Rm. 202 Kids Take Over–Read Aloud!

Last week I was having a reading conference with a friend, and as we were talking about TBR piles and good book recipes, another idea came to me that would help one reader, and then in turn many others: kiddos doing read aloud.

As I continued to talk to this friend about books, I suggested that he choose a book from his new TBR pile to share with the class.  We talked about how he would have to prepare to do this, including practicing holding the book up so that everyone could see the pictures.  It was totally picture-worthy while he was working.

And maybe the best part was when he turned to me and said, “Wow, this is hard.  My arm hurts!  Is it hard for you, too?” We had a great little chat about how teachers have to have strong arms. 🙂

He continued to work and was ready to present to us.  Man was he excited!

Check out the stories he shared with us:

Well…as you can imagine, this sparked interest by many other people to be able to share with us at read aloud time.  And what a great idea, as I considered all of the many things kiddos learn on both sides of this opportunity.

We began to schedule read alouds in a couple of ways: I gave some friends the assignment based on books we were reading in our small group together, and some friends just began to request a spot.  And since then it’s become a “have-to” for everyone.  It’s just such a good idea that we (ok, probably I) decided all should participate!

Amber took the next turn, and did a super job of matching up to what my lesson would have been that day anyway–good readers use evidence from the text to support their thinking.

Then on Friday, Emily took her turn and taught us about fiction/non-fiction (as well as using some pretty great teacher moves for management!) with The Little Work Plane.

Now don’t worry if you don’t see your favorite Rm. 202 friend in this post–each will get their turn.  While I had originally never intended to take this path with readers in our room, it’s a SUPER example of how organically ideas come up for us, and how kids’ ideas are often the BEST ideas! Thanks, Rm. 202 kiddos for taking chances, learning new things and then sharing that learning with the rest of us!

Mystery Skype–April 14 (#3)

We’re on #3 Skypes in about 2 weeks!  YEHAA!!  Today was the 2nd in two days!

Like last time, we had jobs, but at the end of the last session we decided to trade.  Unlike last time, our camera worked, though (did I mention that?  They were Skyping with a blank screen the whole time! 😦 ).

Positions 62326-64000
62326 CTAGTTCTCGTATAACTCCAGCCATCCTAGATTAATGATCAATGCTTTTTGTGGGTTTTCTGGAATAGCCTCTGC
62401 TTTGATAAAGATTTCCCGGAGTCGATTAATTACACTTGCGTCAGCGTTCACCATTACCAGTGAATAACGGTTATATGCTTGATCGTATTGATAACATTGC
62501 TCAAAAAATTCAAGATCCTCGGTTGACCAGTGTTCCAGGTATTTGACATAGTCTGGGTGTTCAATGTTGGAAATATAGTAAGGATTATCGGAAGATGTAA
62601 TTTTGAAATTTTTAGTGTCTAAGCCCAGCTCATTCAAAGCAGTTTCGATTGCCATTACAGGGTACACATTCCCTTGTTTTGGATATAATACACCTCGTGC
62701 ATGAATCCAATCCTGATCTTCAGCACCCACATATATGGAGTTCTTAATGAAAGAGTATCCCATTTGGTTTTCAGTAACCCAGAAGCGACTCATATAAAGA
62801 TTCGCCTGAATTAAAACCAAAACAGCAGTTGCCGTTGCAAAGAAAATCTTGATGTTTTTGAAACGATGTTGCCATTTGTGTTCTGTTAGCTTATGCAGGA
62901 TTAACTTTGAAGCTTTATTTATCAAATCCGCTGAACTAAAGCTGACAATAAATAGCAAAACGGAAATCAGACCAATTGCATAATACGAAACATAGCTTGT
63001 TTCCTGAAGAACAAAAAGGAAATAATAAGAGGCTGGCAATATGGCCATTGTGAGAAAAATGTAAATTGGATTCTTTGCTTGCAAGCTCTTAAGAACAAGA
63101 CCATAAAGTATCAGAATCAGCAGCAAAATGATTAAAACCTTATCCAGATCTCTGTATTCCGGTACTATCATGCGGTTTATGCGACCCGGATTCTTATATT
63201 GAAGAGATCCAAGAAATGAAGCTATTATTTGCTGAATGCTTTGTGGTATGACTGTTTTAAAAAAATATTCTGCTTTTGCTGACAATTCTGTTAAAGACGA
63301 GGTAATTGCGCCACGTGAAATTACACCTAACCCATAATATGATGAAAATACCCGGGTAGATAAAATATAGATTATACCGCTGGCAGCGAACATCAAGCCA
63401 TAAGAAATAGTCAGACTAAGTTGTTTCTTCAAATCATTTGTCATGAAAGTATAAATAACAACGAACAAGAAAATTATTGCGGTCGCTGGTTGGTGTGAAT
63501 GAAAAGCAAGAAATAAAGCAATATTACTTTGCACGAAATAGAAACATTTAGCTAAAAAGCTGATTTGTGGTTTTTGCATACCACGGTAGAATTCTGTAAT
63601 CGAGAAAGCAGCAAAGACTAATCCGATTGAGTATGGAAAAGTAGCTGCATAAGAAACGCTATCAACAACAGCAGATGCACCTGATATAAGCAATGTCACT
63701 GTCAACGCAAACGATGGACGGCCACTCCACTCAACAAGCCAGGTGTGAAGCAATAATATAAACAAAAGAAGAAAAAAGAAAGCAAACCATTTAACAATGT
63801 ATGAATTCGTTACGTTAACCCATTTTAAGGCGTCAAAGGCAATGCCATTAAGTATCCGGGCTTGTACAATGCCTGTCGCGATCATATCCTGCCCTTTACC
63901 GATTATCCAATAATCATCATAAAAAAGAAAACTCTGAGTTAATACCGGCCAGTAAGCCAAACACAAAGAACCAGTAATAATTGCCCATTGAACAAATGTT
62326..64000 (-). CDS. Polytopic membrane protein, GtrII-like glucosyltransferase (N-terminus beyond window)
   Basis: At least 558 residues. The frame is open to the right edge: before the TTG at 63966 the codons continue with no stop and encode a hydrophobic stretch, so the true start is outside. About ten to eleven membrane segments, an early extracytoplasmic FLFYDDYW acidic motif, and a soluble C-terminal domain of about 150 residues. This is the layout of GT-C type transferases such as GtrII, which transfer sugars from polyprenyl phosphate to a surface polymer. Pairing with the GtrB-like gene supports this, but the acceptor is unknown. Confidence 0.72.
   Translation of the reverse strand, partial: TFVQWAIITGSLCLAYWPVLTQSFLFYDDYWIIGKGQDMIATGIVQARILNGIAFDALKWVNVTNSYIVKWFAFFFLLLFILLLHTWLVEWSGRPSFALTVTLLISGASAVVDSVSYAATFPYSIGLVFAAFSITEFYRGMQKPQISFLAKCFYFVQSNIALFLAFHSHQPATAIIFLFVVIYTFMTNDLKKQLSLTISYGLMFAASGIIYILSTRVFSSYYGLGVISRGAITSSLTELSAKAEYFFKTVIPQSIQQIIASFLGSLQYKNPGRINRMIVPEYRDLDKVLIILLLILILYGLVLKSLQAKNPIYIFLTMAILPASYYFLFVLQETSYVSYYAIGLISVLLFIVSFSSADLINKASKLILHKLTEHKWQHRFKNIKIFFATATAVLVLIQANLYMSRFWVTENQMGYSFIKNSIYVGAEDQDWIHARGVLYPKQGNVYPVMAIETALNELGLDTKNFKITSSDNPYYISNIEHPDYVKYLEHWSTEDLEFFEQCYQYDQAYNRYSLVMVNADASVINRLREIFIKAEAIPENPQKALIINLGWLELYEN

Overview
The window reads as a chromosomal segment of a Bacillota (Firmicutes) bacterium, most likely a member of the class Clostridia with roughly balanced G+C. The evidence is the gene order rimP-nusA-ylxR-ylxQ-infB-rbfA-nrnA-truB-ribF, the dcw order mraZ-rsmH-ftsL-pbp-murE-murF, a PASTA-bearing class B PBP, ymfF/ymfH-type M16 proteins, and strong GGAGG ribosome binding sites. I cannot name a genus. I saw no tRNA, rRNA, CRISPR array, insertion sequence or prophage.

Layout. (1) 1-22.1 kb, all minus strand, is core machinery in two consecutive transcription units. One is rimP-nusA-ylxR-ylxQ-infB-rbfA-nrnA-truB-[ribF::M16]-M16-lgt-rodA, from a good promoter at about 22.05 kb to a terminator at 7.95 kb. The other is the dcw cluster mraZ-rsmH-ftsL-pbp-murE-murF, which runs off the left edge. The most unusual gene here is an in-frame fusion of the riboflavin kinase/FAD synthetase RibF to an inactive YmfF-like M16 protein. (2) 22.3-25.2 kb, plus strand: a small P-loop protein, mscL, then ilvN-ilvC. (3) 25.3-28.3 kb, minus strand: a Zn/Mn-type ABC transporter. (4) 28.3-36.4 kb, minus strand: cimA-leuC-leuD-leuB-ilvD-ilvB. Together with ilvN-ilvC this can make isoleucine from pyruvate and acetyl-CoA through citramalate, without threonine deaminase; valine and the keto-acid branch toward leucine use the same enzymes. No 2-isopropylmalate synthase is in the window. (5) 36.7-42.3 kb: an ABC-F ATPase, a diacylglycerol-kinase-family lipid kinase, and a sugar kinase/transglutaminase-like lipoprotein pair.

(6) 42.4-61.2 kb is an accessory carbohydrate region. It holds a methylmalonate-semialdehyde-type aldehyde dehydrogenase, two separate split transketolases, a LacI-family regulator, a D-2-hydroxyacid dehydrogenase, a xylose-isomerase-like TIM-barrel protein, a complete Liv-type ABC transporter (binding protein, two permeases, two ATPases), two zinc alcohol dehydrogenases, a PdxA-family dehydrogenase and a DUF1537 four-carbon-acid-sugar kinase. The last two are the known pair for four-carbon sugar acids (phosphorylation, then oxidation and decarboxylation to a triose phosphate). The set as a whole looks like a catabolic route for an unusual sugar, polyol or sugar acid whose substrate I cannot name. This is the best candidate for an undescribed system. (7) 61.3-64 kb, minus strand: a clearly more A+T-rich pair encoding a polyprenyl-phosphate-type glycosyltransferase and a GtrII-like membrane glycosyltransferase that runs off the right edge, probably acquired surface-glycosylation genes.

By the way, this post has made me think it might be a good idea to start a new page just devoted to Mystery Skypes.  Would make it easier for us (and everyone else!) to find the archives when we need them.

This was another great session, and at the end I’ll share what we know now that we didn’t know just three short sessions ago. 🙂

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The debrief this time was a question about how much more they know now than they did just a couple of short days ago.  Here where their responses when I asked “What do you know now?”

  • “I am a better greeter because I’ve practiced three times. I don’t need my dos/don’ts sheet anymore!” JH
  • “Now I can visualize a map in my head when they ask a question.” KB
  • “My job was easier today [than yesterday] because I wrote shorter words.” EM
  • “I think doing a job more than once makes it easier.” AM
  • “I know more about maps.” PM
  • “I know more about what to do as task manager.  I can just sit and watch what’s going on [and give reminders when they need them] instead of walking around.” AK
  • “I know where to stand and use better angles to take better pictures.” CB
  • “I am better at Twitter.  I did it almost alone!” JM

What great thinking, Rm. 202 friends!  As always, you amaze me with your reflection and insight. 🙂  Keep it up–excited to see what happens as you keep going with Mystery Skypes!

Culture–Final Drafts!

We worked for much of last quarter on culture, based on many versions of Little Red Riding Hood.  Here are our final drafts of the books we published about the cultures of the various regions and countries we studied (not all kiddos wanted me to share, by the way–since I know now that I should ask!).

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Khalani B.–THE MIDWEST

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Charlie B.–THE WEST

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EmilyM.–GHANA

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Evan R.–THE WEST

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Ja’MiaM.–CAJUN

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MillieR.–GERMANY

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Baron E.–CHINA